“They had to leave the country so their business could survive, or, in the case of research and development workers, they were relocated by HQs,” Siniushin wrote in emailed remarks.
Untitled Ventures is helping in the migration; the firm charted two flights to Armenia carrying 300 tech workers from Russia, Siniushin said.
Some nearby countries are eager to reap the dividends.
Russian talent is primed for poaching. A 2020 Global Skills Index report published by Coursera, a leading provider of open online courses, found that people from Russia scored highest for skill proficiency in technology and data science.
As soon as the war started in Ukraine, the Central Asian nation of Uzbekistan radically streamlined the process for obtaining work visas and residence permits for IT specialists.
Anton Filippov, a mobile app programmer from St. Petersburg, and the team of freelancers with whom he works made the move to Tashkent, the Uzbek capital, where he grew up, even before those incentives were made public.
“On February 24, it was like we had woken up to this different terrible reality,” Filippov said. “We’re all young, less than 27 years old, and so we were afraid we might be called up to take part in this war.”
As in-demand tech workers explore their options, their diaspora resembles a roaming caravan. Some countries, like Uzbekistan, are picked as stepping stones because Russian citizens do not need visas for short-term stays. But young professionals like Filippov do not plan to necessarily stay where they first landed.
“If the conditions they find differ from the ones they were promised, they will simply move on,” he said.
In many cases, entire companies are looking to relocate to avoid the fallout from international sanctions. A senior diplomat from another Russian neighbor, Kazakhstan, made a naked appeal this week for fleeing foreign enterprises to come to his country.
Kazakhstan is eyeing high-tech investors with particular interest as the country tries to diversify its economy, which relies on oil exports. In 2017, the government set up a technology park in the capital, Nur-Sultan, and offered tax breaks, preferential loans, and grants to anybody prepared to set up shop there.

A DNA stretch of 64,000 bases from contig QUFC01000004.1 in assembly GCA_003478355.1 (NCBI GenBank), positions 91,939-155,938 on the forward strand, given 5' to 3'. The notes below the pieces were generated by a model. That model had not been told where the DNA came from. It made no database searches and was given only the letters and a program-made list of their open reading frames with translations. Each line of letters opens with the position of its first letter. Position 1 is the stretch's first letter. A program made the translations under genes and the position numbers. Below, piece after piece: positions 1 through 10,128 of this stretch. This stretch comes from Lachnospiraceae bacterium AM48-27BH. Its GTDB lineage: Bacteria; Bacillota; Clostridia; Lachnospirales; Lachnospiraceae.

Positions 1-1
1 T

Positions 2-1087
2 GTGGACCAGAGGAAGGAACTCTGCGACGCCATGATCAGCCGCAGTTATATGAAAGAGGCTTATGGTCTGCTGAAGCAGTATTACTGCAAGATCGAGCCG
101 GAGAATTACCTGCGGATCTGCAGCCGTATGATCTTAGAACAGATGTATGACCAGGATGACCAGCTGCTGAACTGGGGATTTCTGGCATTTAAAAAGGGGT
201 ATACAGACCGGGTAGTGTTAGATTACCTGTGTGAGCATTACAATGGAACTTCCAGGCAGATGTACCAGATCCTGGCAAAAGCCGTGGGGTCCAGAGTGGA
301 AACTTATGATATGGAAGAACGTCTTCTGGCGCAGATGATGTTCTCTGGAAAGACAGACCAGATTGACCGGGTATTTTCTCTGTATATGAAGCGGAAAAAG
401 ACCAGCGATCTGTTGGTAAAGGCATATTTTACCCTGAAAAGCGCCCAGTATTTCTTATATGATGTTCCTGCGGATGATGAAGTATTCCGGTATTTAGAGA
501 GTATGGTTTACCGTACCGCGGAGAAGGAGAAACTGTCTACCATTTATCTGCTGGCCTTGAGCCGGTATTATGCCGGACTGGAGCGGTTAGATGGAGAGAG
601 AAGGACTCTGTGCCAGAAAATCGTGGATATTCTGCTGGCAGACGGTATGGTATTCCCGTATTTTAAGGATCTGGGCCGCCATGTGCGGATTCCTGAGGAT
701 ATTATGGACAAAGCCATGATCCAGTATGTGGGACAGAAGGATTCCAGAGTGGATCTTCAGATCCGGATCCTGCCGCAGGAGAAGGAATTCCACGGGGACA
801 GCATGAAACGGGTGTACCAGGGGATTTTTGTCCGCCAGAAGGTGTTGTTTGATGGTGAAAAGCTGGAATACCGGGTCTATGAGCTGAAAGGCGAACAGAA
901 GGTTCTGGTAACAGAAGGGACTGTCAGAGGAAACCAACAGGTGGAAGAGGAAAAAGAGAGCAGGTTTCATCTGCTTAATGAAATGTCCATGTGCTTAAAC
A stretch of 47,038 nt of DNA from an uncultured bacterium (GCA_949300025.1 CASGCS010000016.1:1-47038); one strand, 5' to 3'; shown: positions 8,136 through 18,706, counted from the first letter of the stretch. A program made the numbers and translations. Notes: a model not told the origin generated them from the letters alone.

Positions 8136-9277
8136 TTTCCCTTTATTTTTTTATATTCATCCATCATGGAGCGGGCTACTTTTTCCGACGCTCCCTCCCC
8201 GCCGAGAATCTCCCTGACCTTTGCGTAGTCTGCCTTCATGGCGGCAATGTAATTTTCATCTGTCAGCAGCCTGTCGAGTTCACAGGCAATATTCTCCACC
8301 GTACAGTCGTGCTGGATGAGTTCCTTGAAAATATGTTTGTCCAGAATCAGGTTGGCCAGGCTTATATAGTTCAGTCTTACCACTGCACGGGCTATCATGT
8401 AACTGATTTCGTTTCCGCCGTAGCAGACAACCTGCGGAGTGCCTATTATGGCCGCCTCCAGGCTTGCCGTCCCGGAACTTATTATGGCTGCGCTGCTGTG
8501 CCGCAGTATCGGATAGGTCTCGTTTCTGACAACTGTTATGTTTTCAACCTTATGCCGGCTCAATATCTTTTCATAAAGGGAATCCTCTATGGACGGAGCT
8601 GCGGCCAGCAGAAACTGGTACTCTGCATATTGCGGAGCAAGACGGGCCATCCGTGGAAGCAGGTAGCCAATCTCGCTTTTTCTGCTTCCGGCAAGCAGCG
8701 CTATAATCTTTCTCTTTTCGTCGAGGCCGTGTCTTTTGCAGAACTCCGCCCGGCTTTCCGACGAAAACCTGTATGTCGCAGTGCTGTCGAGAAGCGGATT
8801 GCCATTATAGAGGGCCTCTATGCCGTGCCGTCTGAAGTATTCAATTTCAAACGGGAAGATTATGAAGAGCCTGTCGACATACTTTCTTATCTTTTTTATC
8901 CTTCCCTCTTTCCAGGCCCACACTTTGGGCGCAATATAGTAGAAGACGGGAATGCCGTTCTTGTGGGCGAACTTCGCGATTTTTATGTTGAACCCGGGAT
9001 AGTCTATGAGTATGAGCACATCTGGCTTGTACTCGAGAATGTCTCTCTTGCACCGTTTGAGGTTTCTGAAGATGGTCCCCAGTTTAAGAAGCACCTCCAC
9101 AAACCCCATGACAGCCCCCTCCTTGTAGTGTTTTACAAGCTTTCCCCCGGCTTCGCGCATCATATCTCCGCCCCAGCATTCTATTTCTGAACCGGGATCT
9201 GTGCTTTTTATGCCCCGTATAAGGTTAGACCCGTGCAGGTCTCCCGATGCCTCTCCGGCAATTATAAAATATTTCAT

The uptake has been moderate so far, but the hope is that the Russian brain drain will give this initiative a major shot in the arm.
“The accounts of Russian companies are being frozen, and their transactions do not go through. They are trying to keep customers, and one available opportunity is to go to Kazakhstan,” said Arman Abdrasilov, chairman of Zerde Holding, an investment fund in Almaty, Kazakhstan’s business hub.
Not all countries are so eager, though.
“Russian companies or startups cannot move to Lithuania,” said Inga Simanonyte, an adviser to the Baltic nation’s Economy and Innovation Minister. “We do not work with any Russian company with their possible relocation to Lithuania, and the ministry has suspended all applications for startup visas since February 24.”
Security concerns and suspicion that Russians might spy or engage in cyber mischief abroad make some governments wary about welcoming the country’s economic refugees.
“The IT sector in Russia is very closely connected to the security services. The problem is that without an extremely strong vetting process, we risk importing parts of the criminal system of Russia,” Lithuanian political analyst Marius Laurinavicius told The Associated Press.
Siniushin, the managing partner at Untitled Ventures, is urging Western nations to throw open their doors so their employers can take advantage of the unusual hiring opportunity the war created.
“The more talent that Europe or the United States can take away from Russia today, the more benefits these new innovators, whose potential will be fully realized abroad, will bring to other countries,” he said.